The campaign for the open Senate seat in Tennessee is getting as much attention as any contest in the country.
And that's not only because it’s the one race where Taylor Swift is taking sides. The pop music icon is backing Phil Bredesen in her adopted home state.
He's among just a handful of Democrats with a viable shot at taking a Senate seat away from the GOP.
But Swift's high-profile endorsement — along with Bredesen's long record of soft-spoken independence from the party line and his status as a Washington outsider — still might not be enough.
That's because about 61 percent of Tennesseans voted for Donald Trump two years ago. Almost as many in the state approve of his presidency now.
And Marsha Blackburn, with her firebrand style of tea party conservatism, has positioned herself as close to Trump as any of this year's Republican Senate candidates.
Blackburn and Bredesen are running to succeed Bob Corker, the Republican chairman of the Foreign Relations Committee and a frequent Trump critic, who's stepping aside after a dozen years.
Both candidates are political veterans. A solar power executive, Bredesen was highly popular as governor for two terms, ending in 2011, and before that was mayor of Nashville. Blackburn was a department store executive and state senator before winning a House seat for the Nashville suburbs 16 years ago.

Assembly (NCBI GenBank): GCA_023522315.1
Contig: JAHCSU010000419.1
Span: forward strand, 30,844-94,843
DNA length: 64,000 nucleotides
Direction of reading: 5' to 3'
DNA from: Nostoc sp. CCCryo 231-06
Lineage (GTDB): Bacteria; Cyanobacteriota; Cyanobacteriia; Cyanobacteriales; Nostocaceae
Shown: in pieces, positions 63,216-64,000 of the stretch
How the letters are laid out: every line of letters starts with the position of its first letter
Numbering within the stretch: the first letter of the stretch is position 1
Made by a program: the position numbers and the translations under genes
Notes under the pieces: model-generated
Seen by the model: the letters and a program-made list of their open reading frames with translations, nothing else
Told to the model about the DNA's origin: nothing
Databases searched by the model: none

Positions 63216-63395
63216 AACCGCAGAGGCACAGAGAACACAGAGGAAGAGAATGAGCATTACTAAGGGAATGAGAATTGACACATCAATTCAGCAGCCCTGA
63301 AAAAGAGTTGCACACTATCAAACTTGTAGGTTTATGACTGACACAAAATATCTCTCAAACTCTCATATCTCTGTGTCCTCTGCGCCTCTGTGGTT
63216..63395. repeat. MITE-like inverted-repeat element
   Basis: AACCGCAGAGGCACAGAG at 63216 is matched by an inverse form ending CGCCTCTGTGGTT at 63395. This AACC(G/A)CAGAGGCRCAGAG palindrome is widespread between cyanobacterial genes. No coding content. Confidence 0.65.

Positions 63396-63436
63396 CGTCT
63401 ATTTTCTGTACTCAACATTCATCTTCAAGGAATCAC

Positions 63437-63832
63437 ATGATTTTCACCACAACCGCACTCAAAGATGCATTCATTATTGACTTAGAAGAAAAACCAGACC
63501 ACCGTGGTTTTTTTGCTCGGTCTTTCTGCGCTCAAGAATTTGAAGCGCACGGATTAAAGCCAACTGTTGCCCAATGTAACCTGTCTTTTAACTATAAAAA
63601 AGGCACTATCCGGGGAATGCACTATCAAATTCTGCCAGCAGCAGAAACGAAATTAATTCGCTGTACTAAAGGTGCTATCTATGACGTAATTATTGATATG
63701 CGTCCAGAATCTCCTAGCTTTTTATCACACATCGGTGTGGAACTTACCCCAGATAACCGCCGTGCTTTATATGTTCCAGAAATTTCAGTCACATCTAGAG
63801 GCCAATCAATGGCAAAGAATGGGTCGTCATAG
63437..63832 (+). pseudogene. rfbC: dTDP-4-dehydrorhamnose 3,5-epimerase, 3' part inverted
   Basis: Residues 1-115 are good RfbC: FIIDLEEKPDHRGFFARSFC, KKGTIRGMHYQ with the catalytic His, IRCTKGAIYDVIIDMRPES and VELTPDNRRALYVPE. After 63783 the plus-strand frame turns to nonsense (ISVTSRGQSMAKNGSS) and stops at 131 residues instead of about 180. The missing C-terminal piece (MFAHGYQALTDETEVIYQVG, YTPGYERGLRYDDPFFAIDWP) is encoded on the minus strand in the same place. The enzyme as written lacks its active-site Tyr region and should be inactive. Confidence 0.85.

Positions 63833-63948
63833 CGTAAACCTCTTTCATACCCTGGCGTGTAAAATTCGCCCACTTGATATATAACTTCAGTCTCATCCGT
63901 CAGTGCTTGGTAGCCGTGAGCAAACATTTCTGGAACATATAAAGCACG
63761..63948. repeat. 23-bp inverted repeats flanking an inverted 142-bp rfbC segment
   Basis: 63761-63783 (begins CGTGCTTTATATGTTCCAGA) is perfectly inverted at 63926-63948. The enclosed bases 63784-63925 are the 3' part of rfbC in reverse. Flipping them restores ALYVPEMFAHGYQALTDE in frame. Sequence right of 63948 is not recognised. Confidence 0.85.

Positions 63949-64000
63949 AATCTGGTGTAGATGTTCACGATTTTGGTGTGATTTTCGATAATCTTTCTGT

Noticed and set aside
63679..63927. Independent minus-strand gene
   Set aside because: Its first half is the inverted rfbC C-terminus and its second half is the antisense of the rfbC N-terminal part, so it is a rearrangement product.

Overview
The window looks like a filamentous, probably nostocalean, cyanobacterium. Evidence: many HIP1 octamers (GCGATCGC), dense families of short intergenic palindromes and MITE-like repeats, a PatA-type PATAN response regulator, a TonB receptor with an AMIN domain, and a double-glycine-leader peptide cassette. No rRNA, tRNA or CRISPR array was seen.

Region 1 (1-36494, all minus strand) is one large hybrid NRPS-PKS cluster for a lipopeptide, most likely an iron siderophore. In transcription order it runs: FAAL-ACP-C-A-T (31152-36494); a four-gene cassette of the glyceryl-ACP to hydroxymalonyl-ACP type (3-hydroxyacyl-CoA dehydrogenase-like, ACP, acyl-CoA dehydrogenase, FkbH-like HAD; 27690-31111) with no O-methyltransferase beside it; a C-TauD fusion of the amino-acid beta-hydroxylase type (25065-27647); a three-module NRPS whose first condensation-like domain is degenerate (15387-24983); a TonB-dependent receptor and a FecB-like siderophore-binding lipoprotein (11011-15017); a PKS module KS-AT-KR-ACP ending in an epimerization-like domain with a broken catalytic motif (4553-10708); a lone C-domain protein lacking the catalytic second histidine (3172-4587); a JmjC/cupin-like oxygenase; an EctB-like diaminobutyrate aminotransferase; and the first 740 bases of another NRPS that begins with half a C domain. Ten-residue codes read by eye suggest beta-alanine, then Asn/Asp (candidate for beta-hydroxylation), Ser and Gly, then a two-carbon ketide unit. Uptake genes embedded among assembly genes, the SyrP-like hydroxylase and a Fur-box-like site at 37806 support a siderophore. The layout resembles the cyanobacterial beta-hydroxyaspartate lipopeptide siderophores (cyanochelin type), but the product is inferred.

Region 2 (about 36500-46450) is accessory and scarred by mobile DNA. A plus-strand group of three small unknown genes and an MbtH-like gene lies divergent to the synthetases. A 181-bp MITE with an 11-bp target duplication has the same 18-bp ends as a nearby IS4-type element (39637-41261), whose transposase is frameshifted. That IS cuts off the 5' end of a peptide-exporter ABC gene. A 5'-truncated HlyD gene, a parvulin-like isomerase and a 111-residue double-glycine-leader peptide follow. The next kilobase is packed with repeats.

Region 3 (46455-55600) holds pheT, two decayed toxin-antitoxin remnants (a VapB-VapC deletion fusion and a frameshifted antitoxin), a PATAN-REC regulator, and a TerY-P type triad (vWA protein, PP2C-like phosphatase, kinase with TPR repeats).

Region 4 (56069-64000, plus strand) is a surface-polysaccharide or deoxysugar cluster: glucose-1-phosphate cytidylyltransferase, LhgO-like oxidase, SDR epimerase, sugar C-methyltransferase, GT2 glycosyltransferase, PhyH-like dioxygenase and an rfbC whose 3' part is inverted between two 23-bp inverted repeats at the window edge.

And the two don’t disagree on everything. Most notably, Bredesen says he would have voted to confirm Brett Kavanaugh for the Supreme Court, concluding the judge was fully qualified and there wasn't enough evidence to support the sexual allegations against him.
Blackburn was enthusiastic about Kavanaugh all along.
At the same time they agree on Trump’s high court pick, though, they both disagree with his trade policies. Blackburn now says his steel and aluminum tariffs are bad for the state’s farmers and automakers. Bredesen has been saying much the same all year.
And on immigration, both favor legislation for so-called Dreamers — young people brought to the country illegally as children. And both favor a big boost in border security. But while Blackburn wants to help Trump build a wall along the Mexican border, Bredesen says there are better high-tech, less expensive options.
There's still plenty they disagree about. Reducing taxes was the reason Blackburn got into politics and she's a passionate fan of the Trump tax cut. Bredesen says the first step to needed reduction in the deficit should be closing corporate tax loopholes.
Blackburn says Obamacare should be totally repealed and replaced with a more free market system. Bredesen says he’s come around to supporting much of the Affordable Care Act but that it can stand some fixing.
Blackburn boasts of keeping a handgun in her purse and opposes new gun controls. Bredesen is in favor of new background checks for would-be buyers at gun shows.
Blackburn says businesses have a right to refuse service to gay couples. Bredesen says that's not right.
And this looks to be the only prominent Senate race in the country where net neutrality is an issue. Blackburn is chairman of the House panel with jurisdiction over the internet, and she's worked for years to pass legislation that critics say would undermine equal treatment of all content online. Bredesen says the web should be treated like a utility, and so he's committed to net neutrality.